WARSAW/WASHINGTON (Reuters) - Poland has decided to speed up its tender for a missile defence system, the Defence Ministry said, in a sign of Warsaw's disquiet over the tension between neighbouring Ukraine and Russia.
"By the end of this year we want to already have chosen an offer. That is the acceleration by several months, compared to our original plans, that we are talking about," Czeslaw Mroczek, Deputy Defence Minister, told Reuters.
The NATO member had planned to determine the supplier of its missile defence system in 2015, but the crisis in Ukraine and concerns about Russia's annexation of Crimea have prompted officials to speed up the timetable.
There are four bidders: France's Thales, in a consortium with European group MBDA and the Polish state defence group; the Israeli government; Raytheon of the United States; and the MEADS consortium led by Lockheed Martin.
One of the bidders, MEADS, said the tender was worth about $5 billion (3 billion pounds), but experts say the whole missile defence system could be worth as much as 40 billion zlotys (7 billion pounds), including maintenance costs. It is to be completed by the end of 2022.
Mroczek said the decision to accelerate the process was partly caused by Russia's military intervention in Ukraine's Crimea Peninsula.
"To a certain extent, the decision on accelerating this process is the result of a review commissioned by the prime minister and the defence minister because of the situation in Ukraine," Mroczek said.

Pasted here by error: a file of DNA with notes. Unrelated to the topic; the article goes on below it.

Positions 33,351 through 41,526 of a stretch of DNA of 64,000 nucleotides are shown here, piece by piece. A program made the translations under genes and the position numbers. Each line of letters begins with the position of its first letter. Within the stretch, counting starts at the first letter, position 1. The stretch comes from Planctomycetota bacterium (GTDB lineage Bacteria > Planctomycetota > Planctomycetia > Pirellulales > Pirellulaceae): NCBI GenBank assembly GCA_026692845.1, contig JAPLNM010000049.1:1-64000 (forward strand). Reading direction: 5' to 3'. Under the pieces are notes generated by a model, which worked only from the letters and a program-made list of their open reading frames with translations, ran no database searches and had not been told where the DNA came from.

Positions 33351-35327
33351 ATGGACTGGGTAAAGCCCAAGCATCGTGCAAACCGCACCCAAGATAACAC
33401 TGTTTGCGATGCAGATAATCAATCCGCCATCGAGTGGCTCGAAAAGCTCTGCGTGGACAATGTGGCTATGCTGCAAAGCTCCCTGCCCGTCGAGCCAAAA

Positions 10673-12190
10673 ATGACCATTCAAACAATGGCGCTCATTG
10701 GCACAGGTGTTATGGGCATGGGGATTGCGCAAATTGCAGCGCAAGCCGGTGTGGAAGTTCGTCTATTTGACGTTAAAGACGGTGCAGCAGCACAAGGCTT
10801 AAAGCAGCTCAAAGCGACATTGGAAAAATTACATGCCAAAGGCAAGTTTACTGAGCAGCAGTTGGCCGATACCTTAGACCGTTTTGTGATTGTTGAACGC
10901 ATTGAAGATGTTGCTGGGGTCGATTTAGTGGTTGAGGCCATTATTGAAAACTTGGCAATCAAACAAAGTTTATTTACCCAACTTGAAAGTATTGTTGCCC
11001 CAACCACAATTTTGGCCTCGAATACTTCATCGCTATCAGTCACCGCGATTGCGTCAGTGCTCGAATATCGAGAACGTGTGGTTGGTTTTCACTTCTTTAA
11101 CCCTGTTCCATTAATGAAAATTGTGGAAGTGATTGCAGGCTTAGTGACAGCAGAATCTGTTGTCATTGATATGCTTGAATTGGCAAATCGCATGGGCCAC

Poland fell under Soviet domination after World War Two, along with the rest of Eastern Europe, but was one of the first to shake off Communist rule in 1989. It has taken an active diplomatic role in the crisis over Ukraine, including by requesting NATO consultations earlier this month.
U.S. Congressman Stephen Lynch welcomed Poland's decision to speed up its defence plans.
"I think the action in Crimea makes it abundantly clear that NATO needs to do more to upgrade its defences, not just missile defences," the Massachusetts Democrat told Reuters.
"But certainly I can fully support the decision by Poland to expedite that whole process and I think it's entirely appropriate that we should support that effort," he added.
The first phase of the Polish system is to comprise eight sets of mid-range interceptor rockets, which may later be supplemented by short-range ones. Poland has already passed legislation to secure funding for the shield, a Defence Ministry spokesman said.
The planned system is separate from elements of a U.S. missile shield to be deployed in Poland by 2018, as confirmed by U.S. Vice President Joe Biden on a visit to Warsaw this week.
(Additional reporting by Dan Williams; Editing by Mark Trevelyan)